By June 24, 2020June 18th, 20242 Comments


To some Christians, praise and worship are mainly about singing a few songs every Sunday morning in church, just before the pastor mounts the pulpit to preach the day’s sermon. To some others, praise and worship are those two to five or so songs you sing prior to getting started with the discussion in a home group or fellowship centre held couple of days in the week. Others still will go further and attempt to distinguish a ‘praise’ song from a ‘worship’ song by the tempo of the accompanying music. In their view, praise is a fast paced and vibrant piece of song that creates a feel good mood in them and a happy atmosphere in church; while worship is considered the calm and quiet, slow tempo music that ‘brings down’ the Spirit and the presence of God. What can be further from the truth?

Online dictionary defines praise as an expression of one’s respect and gratitude towards a deity, especially in song. also defines praise as an act of expressing approval or admiration of; commendation of; the offering of grateful homage to God or a deity as in words or song. Wikipedia defines Christian worship as the act of attributing reverent honour and homage to God, while other sources define worship as the feeling or expression of reverence and adoration for God. When one considers and compares the two different definitions given each of praise and of worship, it will appear that the words praise and worship are synonymous, and they are in fact often used interchangeably. However, they do not explicitly mean the same thing nor do they necessarily always denote the same kind of actions.



The first appearance of the word ‘worship’ in the Bible occurs in Gen 22:5. There, Abraham says to his servants, “Stay here with the donkey while I and the boy go over there. We will worship and then we will come back to you”. Contextually, it is clear that when Abraham said he and the boy, his son, Isaac were going to ‘worship’ he was not saying they were going to go and sing some calm, gentle, sweet songs to invoke the Spirit or the presence of God. In actual fact, Abraham was saying he was going to ‘worship’ by sacrificing his son, Isaac (and that was really nothing to sing about!). Abraham was acting in obedience to God’s instruction in Gen 22:2a, when God said, “Take your son, your only son, Isaac, whom you love, and go to the region of Moriah. Sacrifice him…”. Rom 12:1 admonishes Christians to “offer your bodies as living sacrifices, holy and pleasing to God for this is your spiritual act of worship”. The above scriptures directly connect the worship of God with sacrifices. Abraham in order to worship God was willing to sacrifice the son he loved; and we are admonished as Christians, to demonstrate our worship of God by offering our bodies as living sacrifices.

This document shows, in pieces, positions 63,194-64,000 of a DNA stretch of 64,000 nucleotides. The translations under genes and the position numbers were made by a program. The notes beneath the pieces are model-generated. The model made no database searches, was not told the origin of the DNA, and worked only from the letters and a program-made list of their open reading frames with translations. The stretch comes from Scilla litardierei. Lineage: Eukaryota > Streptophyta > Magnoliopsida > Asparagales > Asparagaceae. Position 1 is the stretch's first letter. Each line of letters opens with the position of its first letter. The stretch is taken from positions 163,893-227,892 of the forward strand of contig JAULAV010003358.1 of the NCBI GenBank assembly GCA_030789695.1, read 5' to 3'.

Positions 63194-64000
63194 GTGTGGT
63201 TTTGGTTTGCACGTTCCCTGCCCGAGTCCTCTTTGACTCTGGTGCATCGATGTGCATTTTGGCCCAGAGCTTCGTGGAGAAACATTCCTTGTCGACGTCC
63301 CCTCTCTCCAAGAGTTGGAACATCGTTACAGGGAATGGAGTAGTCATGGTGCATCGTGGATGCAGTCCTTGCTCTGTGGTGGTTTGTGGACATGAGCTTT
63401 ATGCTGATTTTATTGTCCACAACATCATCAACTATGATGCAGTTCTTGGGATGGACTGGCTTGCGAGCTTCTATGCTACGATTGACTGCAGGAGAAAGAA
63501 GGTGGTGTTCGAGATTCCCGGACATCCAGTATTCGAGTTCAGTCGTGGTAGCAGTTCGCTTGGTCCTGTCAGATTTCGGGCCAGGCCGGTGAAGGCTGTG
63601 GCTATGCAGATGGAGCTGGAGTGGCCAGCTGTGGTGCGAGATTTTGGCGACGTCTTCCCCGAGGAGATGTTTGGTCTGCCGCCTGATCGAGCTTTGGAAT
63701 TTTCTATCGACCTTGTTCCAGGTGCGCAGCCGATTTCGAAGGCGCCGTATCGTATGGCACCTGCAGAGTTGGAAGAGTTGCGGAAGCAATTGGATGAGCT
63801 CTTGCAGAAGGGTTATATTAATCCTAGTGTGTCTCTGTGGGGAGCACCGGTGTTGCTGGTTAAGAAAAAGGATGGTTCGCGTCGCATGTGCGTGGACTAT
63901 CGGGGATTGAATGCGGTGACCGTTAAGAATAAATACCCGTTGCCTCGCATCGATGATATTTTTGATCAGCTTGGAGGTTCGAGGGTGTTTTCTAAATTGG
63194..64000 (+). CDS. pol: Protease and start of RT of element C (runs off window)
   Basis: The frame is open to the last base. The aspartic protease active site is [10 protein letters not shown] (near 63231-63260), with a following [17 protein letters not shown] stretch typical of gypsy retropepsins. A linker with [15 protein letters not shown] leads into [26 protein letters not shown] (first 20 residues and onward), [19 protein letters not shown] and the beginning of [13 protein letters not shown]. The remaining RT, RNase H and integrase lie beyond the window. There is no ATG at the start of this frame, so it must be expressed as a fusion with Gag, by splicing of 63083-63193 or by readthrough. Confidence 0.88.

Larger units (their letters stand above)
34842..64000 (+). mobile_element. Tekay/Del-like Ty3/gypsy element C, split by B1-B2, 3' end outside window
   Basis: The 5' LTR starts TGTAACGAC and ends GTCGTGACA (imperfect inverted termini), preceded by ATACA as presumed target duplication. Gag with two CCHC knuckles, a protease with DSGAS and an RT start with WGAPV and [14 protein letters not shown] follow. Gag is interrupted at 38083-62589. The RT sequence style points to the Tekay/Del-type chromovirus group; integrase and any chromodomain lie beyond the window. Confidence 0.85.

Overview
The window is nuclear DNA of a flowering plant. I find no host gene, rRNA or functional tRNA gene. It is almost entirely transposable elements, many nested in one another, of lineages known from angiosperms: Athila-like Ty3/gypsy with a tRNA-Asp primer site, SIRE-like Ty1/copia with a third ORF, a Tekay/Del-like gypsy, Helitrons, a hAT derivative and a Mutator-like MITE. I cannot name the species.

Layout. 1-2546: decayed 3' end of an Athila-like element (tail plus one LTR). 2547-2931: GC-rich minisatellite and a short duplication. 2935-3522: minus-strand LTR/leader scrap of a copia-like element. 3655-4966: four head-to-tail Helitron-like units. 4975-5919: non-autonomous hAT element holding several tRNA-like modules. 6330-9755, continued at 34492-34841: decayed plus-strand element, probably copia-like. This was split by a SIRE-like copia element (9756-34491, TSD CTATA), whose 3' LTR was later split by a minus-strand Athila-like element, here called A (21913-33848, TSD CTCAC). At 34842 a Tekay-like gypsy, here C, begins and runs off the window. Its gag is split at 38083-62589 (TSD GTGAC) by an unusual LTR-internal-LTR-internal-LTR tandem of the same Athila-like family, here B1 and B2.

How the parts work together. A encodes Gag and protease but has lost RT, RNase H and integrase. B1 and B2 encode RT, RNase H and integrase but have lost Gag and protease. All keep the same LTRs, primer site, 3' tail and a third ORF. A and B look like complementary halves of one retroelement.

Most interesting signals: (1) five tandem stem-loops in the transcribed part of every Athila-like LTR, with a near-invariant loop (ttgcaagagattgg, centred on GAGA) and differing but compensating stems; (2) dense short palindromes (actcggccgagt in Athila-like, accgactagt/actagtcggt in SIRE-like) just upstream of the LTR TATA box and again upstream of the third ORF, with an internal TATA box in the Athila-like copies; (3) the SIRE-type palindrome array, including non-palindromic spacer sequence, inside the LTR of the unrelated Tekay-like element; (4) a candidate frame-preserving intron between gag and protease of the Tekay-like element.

One may ask; “Are Christians now required to sacrifice their bodies on an alter like Isaac was going to be, to worship God?” No and yes. No, because God does not seek human or blood sacrifice to be worshiped. In fact, no human or blood sacrifice can please God except for the sacrifice of the Lamb of God, Christ Jesus our Lord. And yes, God does require that we sacrifice our bodies to him daily, but not on an alter made of stone and mortar. He desires that we die daily to our carnal, fleshy desires and live our lives in a way that honours and pleases Him; that is our spiritual act of worship. God is not only desirous of our bodies as a sacrifice unto Himself; just performing the required rituals with our bodies, while our hearts are far from Him (as indicated in Isa 29:13 and Matt 15:8). God wants us to love Him with all our heart (spirit), with all our soul (will, emotion, intellect) and with all strength (body) as it says in Duet 6:5 and Matt 22:37. Our worship of God therefore should not just be a physical, visible evidence of our body parts in action; it should be in truth, coming from within the deepest part of our being, our heart and it must be motivated by our love for Him and obedience to His word. Worshiping God must involve our entire being, all of who we are and all of what we do.

 As for singing ‘worship’ songs in a church on a Sunday morning or any other gathering during the week, Jesus said to the woman at the well, “Believe me, woman, a time is coming where you will worship the Father neither on this mountain nor in Jerusalem….Yet a time is coming and has now come when the true worshipers will worship the Father in spirit and in truth, for they are the kind of worshipers the Father seeks. God is Spirit and His worshipers must worship in spirit and in truth” (John 4:21, 23, 24). Jesus is clearly saying here that, we don’t have to be in a specific geographical location or a particularly designated ‘building of worship’ to worship God or bring down His presence. Indeed Jesus is saying that God is seeking, God is searching and scouting for people who will worship Him with their whole spirit, will, emotion, intellect and body regardless of where they are geographically and what they are doing.